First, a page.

Lightning lament Game 6 effort, Cooper doesn’t blame disallowed goal

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    The Tampa Bay Lightning seemed to sleepwalk through the first two periods of Game 6, and waking up in the final frame wasn’t enough to edge the Pittsburgh Penguins.

    On the bright side, at least the Lightning aren’t in denial about that weak first 40 minutes.

    It seemed like everyone on the team more or less admitted as much in unison.

    Brian Boyle added that he felt like the Lightning tiptoed around this game. Jon Cooper often provides great quips, yet he was pretty matter-of-fact in this case.

    Many will linger on this disallowed goal for Jonathan Drouin, which would have provided a 1-0 lead for Tampa Bay in the first period.

    Let’s face it; that moment came pretty early in the game. To Tampa Bay’s credit, they’re not pinning the loss on that setback.

    Now they must set their sights on competing throughout Game 7 … and maybe earning some bounces of their own in the process.

    Read more about Game 6 here.

    Penguins force Game 7 after holding off Lightning rally

    22 Comments

    The Pittsburgh Penguins played with fire late in Game 6, but they also showed plenty of fire in beating the Tampa Bay Lightning 5-2.

    With that, this thrilling Eastern Conference Final will go the distance with Game 7 on Thursday.

    There are at least a few “What if?” scenarios to consider, especially for the Lightning.

    What if that offside goal counted?

    Jonathan Drouin played some fantastic hockey on Tuesday, yet his most memorable moment came via something that ultimately “didn’t happen.” An offside call on a goal review kept a 1-0 lead from happening for Tampa Bay:

    Instead, the Penguins poured it on during the first period and eventually went up 1-0. They then carried that momentum over through the second period, adding two more goals to go up 3-0 heading into the final frame.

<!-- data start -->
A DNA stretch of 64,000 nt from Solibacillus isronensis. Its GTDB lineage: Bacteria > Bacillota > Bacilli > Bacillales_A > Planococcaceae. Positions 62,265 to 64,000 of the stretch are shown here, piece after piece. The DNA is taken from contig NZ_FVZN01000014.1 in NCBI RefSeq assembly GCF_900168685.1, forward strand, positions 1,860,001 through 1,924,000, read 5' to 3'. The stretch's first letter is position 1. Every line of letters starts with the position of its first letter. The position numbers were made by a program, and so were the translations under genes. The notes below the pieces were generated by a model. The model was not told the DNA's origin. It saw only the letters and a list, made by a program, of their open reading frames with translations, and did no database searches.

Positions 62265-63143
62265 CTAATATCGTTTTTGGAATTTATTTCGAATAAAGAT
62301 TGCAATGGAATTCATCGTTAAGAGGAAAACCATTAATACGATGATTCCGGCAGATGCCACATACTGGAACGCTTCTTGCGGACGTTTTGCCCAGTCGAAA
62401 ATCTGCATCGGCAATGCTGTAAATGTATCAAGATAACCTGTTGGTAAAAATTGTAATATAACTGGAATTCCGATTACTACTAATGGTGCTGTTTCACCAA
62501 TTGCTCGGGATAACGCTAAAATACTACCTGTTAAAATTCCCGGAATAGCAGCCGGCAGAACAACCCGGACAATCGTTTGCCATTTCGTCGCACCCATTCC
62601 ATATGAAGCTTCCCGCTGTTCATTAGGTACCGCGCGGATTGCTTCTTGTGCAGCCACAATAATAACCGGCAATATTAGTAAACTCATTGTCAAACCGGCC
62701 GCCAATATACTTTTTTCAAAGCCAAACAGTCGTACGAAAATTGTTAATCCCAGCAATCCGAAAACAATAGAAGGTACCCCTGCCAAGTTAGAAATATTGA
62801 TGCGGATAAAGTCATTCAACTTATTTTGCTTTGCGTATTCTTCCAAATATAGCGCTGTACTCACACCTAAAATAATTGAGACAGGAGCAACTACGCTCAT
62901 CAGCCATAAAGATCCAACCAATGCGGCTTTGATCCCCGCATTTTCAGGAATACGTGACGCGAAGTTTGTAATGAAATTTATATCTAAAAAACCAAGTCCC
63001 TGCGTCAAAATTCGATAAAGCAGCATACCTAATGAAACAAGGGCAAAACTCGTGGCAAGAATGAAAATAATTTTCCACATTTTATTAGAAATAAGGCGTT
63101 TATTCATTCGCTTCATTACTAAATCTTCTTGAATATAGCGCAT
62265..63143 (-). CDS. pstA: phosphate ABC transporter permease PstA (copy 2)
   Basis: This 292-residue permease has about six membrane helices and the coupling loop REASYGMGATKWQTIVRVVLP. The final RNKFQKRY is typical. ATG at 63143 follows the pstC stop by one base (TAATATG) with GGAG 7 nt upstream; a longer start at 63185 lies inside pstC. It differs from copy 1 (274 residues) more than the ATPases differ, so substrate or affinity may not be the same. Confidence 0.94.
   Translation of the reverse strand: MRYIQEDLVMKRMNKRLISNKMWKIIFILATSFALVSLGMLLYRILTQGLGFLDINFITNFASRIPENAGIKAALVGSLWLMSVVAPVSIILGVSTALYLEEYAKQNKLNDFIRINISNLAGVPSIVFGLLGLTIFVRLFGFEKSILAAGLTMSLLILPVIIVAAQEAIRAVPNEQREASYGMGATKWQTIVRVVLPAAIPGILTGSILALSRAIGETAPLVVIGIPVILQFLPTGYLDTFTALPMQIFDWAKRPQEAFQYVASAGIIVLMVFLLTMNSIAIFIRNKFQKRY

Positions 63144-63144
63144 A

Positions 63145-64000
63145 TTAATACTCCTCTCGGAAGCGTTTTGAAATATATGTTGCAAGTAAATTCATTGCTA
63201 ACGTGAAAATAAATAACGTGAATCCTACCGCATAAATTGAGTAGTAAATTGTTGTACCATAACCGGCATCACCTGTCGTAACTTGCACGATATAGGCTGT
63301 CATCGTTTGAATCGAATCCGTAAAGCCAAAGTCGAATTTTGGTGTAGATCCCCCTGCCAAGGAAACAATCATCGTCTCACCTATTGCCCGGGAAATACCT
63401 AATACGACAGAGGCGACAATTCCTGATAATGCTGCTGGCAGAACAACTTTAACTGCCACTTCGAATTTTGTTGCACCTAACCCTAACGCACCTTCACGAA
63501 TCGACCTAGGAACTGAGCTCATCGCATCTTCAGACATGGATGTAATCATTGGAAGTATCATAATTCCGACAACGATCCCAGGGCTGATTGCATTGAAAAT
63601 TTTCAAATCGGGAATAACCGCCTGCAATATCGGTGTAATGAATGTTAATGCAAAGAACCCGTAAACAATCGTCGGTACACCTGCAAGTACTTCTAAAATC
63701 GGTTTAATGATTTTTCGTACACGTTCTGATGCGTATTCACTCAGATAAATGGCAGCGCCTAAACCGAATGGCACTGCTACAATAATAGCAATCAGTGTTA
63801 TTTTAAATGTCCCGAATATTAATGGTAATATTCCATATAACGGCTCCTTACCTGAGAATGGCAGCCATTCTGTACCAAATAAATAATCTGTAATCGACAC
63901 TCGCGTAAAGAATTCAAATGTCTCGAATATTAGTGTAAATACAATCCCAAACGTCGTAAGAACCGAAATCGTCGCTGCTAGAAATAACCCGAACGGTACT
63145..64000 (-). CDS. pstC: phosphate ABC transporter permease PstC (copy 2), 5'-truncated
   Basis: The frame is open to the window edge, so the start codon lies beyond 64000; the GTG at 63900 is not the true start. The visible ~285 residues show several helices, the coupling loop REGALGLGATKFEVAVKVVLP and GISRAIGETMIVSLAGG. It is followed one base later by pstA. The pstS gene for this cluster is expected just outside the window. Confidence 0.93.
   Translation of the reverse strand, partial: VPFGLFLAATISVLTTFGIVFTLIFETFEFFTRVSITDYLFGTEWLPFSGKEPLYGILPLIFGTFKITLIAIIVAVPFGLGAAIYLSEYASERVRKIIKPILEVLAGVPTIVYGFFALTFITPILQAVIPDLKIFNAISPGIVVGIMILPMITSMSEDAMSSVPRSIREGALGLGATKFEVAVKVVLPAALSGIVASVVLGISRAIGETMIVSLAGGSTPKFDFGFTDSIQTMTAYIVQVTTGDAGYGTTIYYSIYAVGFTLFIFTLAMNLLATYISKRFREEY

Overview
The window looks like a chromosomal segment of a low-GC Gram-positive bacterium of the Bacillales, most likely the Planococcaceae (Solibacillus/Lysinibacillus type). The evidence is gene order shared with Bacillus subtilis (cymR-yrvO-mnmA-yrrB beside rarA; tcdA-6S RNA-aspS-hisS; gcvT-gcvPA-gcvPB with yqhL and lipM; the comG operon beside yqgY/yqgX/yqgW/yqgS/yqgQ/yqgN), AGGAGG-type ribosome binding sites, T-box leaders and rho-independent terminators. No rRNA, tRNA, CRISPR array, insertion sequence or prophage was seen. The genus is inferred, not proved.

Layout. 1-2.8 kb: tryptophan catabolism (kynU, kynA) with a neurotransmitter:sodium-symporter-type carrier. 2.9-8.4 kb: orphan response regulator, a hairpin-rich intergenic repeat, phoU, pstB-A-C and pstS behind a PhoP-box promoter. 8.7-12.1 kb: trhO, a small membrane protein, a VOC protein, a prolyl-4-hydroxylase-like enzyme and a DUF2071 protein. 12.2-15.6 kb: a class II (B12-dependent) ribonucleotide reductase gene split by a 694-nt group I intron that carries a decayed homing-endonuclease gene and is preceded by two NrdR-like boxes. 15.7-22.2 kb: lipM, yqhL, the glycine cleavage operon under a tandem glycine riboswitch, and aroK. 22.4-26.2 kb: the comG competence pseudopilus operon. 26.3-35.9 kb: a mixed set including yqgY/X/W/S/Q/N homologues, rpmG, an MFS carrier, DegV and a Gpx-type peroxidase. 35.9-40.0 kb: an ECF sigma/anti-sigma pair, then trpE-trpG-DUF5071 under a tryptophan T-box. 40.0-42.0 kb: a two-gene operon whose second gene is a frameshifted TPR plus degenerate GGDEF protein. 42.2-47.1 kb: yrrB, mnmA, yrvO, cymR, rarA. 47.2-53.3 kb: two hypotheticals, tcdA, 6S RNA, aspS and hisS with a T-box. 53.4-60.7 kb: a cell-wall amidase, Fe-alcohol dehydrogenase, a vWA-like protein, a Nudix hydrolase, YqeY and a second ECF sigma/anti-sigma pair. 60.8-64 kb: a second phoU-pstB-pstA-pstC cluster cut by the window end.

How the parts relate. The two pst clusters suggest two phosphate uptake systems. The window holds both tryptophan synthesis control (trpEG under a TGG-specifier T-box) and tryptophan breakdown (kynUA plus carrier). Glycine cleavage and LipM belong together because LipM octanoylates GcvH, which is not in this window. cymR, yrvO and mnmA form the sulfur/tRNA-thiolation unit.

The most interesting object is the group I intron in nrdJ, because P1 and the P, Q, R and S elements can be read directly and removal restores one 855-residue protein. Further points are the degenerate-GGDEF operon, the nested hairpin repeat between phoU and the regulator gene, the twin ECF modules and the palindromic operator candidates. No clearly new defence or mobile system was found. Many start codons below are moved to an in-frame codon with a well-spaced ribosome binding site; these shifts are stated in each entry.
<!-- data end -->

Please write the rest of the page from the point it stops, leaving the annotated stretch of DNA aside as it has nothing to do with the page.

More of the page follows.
What if Tampa Bay played more like they did in the third period?

    The difference between the level of play in the first 40 minutes and the final frame were night-and-day.

    Now, you can make a chicken-and-the-egg argument here. Did the Penguins take their feet off the gas with that lead? Maybe Jon Cooper finally unleashed the hounds when the Lightning were facing a big deficit?

    Maybe it’s a combination of those factors; either way, the Bolts couldn’t come all the way back even after making it interesting. At one point the game was 3-2 before a Bryan Rust breakaway goal and an empty-netter put things out of reach.

    Both Matt Murray and Andrei Vasilevskiy faced plenty of tough chances and came through more often than not. We’ll see if there are any goal controversy rumblings, but each netminder came through at times tonight.

    ***

    Now the series shifts back to Pittsburgh for Game 7 with a Stanley Cup Final on the line. Excited and/or nervous yet?

    More: Great goals by Sidney Crosby and Phil Kessel.

    Sidney Crosby scores a superstar goal

    13 Comments

    With the Pittsburgh Penguins’ season on the line in Game 6, plenty of eyes are on big guns Sidney Crosby, Evgeni Malkin, Kris Letang and Phil Kessel.

    Those marquee names are really coming through so far as they’ve now built a 3-0 lead through two periods against the Tampa Bay Lightning.

    You likely already saw Kessel’s display of high-end hand-eye coordination (if not, check it here). Kris Letang scored his first goal of the series to make it 2-0 on a very tricky, well-placed shot.

    The highlight really might be Crosby’s tally, though. He left multiple Lightning players baffled and beat a very-much-game Andrei Vasilevskiy to beef that lead up 3-0.